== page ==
Less than a day after hearing of his passing, the realization that the thing I could never fully bring myself to let go of is gone, is a shock to the system.  A half a box of Kleenex later, I'm writing for my own indulgent comfort-seeking.  Please forgive what will surely be rambling and incomplete.

From February 1999 up until last week, when my phone rang and I saw his information on my caller ID, I would answer the phone with "Jim Payne!" as if to announce him.  He was worthy of the announcing.  After we were married, when I answered the phone "Jim Payne!" he would respond with a hearty "Shelly Payne!"  

It was our dumb little thing.

Around the house, when he came home from somewhere, "Jim Payne!"  "Shelly Payne!"

Attending some event, after losing him in the crowd and finding him again, "Jim Payne!"  "Shelly Payne!"

And recently, when he came to visit at my home away from him, "Jim Payne!"  "Shelly Payne!"

When we were separating and divorcing, my friends all asked if I would go back to my maiden name and I said that I would not.  This is why.  This precious, precious, dumb little thing that I will never hear again.

Our last conversation, a couple of days ago, was about a receipt, of all things.  Actually that was a fairly normal conversation for us--the man was somewhat pathological about losing receipts.  He used to joke about how his life was "on a million scraps of paper".  Knowing this about himself--how unorganized he could be--he still gave me crap for not keeping a daytimer.  Anytime I would utter the words, "I forgot," he would say, "What do you mean, you forgot?  Did you put it in your daytimer?"

No, he never did find that receipt.

Jim was in poor health from the day I met him until the end.  Heart attacks, high blood pressure, diabetes, heart surgery, a melanoma, MS.  And then apparently, another heart attack that took his life.  When a man survives so many heart attacks and is still as hearty as any 30 year old might be, you figure nothing will kill him.  Of course, that's not true, but he definitely lived as if it was.  It was his defining feature.  You could tell that for him, it was just a body, and didn't have a lot do so with who he was.  He followed whatever doctors orders made the most sense to him, and ignored the rest.  Once, after having a stent put in a vein to his heart, he called me from his hospital bed to try to convince me to sneak him in some Taco Bell at the hospital.  My mother was mortified.  I thought it was kind of funny.  Of course I complied.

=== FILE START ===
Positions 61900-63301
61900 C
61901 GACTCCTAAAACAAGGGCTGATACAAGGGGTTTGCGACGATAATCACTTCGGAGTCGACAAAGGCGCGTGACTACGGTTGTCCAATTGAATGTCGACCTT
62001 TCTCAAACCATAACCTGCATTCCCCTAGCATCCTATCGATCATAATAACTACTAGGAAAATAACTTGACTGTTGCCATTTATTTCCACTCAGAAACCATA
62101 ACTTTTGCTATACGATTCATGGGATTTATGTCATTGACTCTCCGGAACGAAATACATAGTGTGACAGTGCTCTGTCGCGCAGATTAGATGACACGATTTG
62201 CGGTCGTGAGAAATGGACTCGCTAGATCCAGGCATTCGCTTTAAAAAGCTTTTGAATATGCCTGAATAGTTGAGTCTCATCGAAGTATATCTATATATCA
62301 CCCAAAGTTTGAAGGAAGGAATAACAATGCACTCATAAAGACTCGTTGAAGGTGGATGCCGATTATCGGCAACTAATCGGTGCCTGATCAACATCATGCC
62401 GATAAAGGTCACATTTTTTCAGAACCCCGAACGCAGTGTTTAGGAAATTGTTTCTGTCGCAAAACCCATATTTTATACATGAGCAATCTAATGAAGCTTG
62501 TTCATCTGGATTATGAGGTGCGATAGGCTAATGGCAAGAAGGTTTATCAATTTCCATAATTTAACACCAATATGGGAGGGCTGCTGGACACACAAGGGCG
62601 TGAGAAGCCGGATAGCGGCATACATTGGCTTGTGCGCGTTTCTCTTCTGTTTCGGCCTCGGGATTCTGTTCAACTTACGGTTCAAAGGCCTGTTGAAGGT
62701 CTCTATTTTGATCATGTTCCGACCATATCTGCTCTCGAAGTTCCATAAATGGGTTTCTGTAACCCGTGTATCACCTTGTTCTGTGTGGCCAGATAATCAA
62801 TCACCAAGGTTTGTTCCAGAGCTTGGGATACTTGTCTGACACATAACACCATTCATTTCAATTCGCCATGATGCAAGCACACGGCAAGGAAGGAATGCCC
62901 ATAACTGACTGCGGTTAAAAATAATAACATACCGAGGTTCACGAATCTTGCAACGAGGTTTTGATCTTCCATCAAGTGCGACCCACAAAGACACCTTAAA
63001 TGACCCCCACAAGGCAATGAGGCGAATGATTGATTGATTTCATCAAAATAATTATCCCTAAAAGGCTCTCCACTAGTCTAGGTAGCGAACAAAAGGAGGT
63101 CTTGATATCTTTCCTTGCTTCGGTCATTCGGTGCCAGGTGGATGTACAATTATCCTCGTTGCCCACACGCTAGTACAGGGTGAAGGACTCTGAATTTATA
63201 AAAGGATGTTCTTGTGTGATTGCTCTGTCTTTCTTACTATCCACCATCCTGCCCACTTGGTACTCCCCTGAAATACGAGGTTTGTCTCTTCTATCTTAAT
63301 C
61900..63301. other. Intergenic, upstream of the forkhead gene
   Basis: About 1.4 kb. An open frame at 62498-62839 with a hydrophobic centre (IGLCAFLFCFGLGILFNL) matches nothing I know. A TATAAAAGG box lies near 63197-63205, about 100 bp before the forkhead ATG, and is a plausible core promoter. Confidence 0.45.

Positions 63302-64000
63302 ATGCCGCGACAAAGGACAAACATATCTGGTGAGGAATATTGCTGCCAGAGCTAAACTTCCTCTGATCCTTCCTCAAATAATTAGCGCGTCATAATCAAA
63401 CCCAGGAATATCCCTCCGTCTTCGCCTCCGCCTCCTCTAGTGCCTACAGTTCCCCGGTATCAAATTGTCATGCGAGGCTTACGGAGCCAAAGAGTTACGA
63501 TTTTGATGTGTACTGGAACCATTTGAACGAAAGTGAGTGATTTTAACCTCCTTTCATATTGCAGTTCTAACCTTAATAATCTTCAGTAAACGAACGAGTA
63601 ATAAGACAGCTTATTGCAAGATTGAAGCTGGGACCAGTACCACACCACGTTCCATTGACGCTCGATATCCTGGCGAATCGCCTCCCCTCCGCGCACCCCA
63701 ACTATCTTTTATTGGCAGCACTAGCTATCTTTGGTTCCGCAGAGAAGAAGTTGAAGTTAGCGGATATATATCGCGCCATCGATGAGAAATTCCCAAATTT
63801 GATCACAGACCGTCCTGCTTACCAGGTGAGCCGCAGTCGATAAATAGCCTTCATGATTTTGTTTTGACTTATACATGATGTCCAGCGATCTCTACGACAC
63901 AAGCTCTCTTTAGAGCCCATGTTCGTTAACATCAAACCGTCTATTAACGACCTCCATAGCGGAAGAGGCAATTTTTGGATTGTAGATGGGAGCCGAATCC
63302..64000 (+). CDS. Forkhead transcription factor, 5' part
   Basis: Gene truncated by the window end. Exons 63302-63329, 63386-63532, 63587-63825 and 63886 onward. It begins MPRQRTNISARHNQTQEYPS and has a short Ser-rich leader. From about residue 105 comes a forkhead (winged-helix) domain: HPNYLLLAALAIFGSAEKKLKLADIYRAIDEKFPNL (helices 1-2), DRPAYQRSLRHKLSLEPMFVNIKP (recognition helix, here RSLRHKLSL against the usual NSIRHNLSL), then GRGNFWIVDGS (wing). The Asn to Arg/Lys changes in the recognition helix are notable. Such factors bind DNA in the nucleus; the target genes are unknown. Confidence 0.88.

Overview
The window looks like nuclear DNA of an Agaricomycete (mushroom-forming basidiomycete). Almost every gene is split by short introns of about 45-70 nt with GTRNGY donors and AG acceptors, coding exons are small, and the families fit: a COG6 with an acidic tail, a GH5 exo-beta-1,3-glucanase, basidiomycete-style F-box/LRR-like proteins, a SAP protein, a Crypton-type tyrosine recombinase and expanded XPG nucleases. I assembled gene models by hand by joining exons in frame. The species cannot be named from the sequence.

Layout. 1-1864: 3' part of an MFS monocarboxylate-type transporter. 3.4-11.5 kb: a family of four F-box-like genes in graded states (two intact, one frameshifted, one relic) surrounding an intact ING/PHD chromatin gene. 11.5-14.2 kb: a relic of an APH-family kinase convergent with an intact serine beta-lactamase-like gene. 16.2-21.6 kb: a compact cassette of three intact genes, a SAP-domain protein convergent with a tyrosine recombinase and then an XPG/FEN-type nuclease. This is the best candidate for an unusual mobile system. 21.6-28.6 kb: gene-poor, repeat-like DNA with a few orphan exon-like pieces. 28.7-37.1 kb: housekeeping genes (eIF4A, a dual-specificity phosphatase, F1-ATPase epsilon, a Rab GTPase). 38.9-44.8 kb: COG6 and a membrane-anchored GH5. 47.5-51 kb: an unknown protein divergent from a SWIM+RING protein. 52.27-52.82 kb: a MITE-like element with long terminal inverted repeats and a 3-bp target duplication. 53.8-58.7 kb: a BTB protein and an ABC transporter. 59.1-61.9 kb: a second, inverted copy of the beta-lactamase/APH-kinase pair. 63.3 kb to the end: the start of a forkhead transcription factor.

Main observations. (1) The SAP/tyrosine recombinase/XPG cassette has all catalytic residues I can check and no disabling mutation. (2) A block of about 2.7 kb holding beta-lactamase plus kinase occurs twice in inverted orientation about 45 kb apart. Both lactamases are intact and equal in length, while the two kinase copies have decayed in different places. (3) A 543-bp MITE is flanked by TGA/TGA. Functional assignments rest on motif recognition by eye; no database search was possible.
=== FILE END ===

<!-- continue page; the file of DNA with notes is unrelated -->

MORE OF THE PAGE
This picture of him with a cigarette in his month was taken after three heart attacks and a bypass surgery, by the way...he didn't give a shit.  It was what was so great about him, but also what was so difficult about knowing and loving him.  You knew he probably wouldn't have a long life.  You didn't want to believe it, but, you knew.

Jim often said that he felt like he had many lives.  He had a life as a young single guy, a whole different life with his first wife and their children, a whole different life with me and my children, and of course, the life of the last four years in which he returned to Duluth to continue the pursuit of his passion for radio.  This was a man who did a lot of things, and was loved by many, many people.  It was quite an experience to be married to someone like that, and, knowing how much he was loved by so many, I realize that it was an honor to have been chosen for the level of exclusivity that comes with a wedding ring.  Obviously, I'm not still wearing that wedding ring, so I'm not going to try sugar-coat what it was like in the day-to-day, but I can say without question that he changed my life, and my children's lives, for the better.  

When his daughter called me last night, the words she used were, "He was such a force," and that is as good a summary as I have heard.  The death of Jim Payne leaves a very big hole.  To his sister, friends, and especially his children, I wish you comfort.  Just think of all of the crazy shit he's going to do now that he's free of that broken body.